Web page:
3. *NEW* Just In Time (JIT) Access

So in this lesson, we're going to talk about Justintime security access for virtual machines. Now, this is a feature of the Azure Security Center,and in particular, it is the Azure Defender subscription. The Azure Defender subscription actually does cost money,currently set at $15 per server per month. Other services covered by AzureDefender also have separate costs. So the purpose of Just In Time access is basically when you have open ports like RDP and SSH, it is effectively a security risk, right? There are scripts out there that are searching for open ports. And even though the particular ports might be locked down, if there is a zero-day vulnerability or they're able to getaccess in some way, it is sort of an open hole through which people will try to hack into your server. So Just In Time access basically locks down inbound traffic to those relevant ports. When it's time for you to request access, you actually have to go through an RBAC role-based authentication check to see if you, as a user, have access to that virtual machine for what you're trying to do. Then the Justintime access of Azure Defender is going to change the configurations of the firewalls and NSGs that will allow inbound traffic to the VM only for your specific IP for the relevant ports, whether it's RDP or SSH, only for a limited time. Once the time expires, the rules are basically the Firewall and Energy are set back to their previous settings and so no further connections are allowed. But the good news is that connections that are already established are not interrupted. So by enabling just-in-time access, you're basically minimising the attack surface at which hackers and other malicious users are trying to get into your servers, even though it may be that they aren't going to be able to get in because the security is pretty tight as it is. This is just another layer that's going to prevent people from trying to hack your servers. So, like I said, it is required to get an Azure Defender subscription. So this is a higher level, the standard level for Azure Security Center, but it is an option out there if you want to lock down your servers to a higher level of security.

4. *NEW* Azure Resource Graph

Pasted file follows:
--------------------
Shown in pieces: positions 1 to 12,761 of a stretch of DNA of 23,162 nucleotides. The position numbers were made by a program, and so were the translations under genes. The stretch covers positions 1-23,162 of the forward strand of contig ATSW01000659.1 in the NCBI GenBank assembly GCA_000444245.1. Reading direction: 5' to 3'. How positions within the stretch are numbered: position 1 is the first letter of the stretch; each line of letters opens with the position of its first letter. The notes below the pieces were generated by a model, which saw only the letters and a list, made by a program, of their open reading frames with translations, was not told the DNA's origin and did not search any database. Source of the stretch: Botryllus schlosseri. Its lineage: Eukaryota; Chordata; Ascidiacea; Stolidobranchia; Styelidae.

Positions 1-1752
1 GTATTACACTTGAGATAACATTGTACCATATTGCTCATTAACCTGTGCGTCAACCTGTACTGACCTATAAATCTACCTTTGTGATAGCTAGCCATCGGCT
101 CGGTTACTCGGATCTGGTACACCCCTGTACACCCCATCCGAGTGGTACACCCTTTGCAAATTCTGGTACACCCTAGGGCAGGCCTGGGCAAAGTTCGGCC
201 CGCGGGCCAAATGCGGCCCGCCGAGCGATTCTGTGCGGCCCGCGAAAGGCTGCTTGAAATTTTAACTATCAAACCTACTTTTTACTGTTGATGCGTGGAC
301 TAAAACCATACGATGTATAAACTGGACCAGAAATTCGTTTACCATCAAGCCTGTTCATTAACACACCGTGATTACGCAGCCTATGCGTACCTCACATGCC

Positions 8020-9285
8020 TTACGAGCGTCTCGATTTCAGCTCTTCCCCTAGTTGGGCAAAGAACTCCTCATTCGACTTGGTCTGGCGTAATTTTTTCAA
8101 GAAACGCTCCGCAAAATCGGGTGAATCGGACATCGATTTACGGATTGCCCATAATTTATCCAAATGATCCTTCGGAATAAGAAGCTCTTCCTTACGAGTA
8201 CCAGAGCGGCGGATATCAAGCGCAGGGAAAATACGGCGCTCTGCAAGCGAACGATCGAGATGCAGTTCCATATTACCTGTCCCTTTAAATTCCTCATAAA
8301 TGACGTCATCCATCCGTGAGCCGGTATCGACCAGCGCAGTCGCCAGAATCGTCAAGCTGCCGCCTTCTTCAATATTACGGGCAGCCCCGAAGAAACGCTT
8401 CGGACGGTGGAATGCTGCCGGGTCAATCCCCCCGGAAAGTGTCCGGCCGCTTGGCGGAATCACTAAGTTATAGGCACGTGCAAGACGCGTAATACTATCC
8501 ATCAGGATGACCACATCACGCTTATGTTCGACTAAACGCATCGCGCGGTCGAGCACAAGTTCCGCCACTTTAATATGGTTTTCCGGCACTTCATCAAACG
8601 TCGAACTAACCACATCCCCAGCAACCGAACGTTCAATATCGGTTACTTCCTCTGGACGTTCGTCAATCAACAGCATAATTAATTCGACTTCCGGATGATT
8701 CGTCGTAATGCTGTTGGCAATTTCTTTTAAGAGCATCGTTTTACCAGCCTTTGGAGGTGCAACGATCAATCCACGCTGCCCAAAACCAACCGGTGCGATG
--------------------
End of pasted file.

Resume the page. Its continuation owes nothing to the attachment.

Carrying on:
So there's one relatively new, pretty cool service within Azure called the Resource Graph. And what it does is allow you to explore your resources in your Azure subscription using a query language. So if we go up to our search box here, I've already filled out Azure Resource Graph and we can see here that Resource Graph Explorer is actually the service that we're looking for. And we go in here. This will be very similar to the Cousteau Query Language log query tool in Azure Monitor. In fact, it is the same KQL. But in this case, instead of searching for logs, we are going to search for resources on our account. I'm going to close that window. So if I just say resources as the object and say run query, it's going to return to me all of the resources that are currently running on my account. I'm going to wrap this up a little bit. And we can see here that what we have is a documented database, which is a Cosmos DB Storage Account, computed Disk Network Watchers. These are all the resources that are in my subscription. You can see the subscription selected here in the top right. So simply running resources will return me all of the resources. From there, we can start to build on those queries so that we can basically get the information that we need from our account. So if we want to say limit ten,that will actually return 74 results, but we'll just pick ten top results. The thing here, though, is if I run it again, it will pick a slightly different ten. So it's not a consistent thing because there's no ordering going on. And in fact, if I said, you know, order by location,what this is going to do is it's going to pull from that list and then it's going to sort the list by location, and we can even see it ascending and sorting the results by location. If we change this around, we can sort by location and grab the top ten after it's sorted. And that will always be the same location each time because your resources aren't changing. So this is KQL. I'm not going to do a whole tutorial on KQL, but imagine the power and possibility of having a search query that you can have against the resources in your account. Now you're not just limited to the ResourceGraph Explorer inside of the portal; this query can be posted from the PowerShell CLI. You can do this from your network and all of your rest APIs. So you can run Resource Graph queries from whatever scripting language environment you wish. And so, in this way, you can write your own reports and queries that you want against your Azure resources and process them in a programmatic way. So let's go over to our cloud shell to show this. And you can see, I'm starting up PowerShell. I'm going to minimise that. Now we do have to install the resource graph module into PowerShell so we can use the install module command to install the resource graph module. We do have to allow that. Then what we're going to do is let's check to see that it was installed. So the get command is going to ensure that the AZ resource graph exists So if we were to then run a clear that we were to run the search hyphen AZ graph, we could then write our own query. So if we want to pull in resources ordered bylocation ascending limit five, we can do that using a powershellscript net. It's pretty powerful stuff when you can write queries against your subscriptionsto get the information programmatically that you might get through reports in the portal.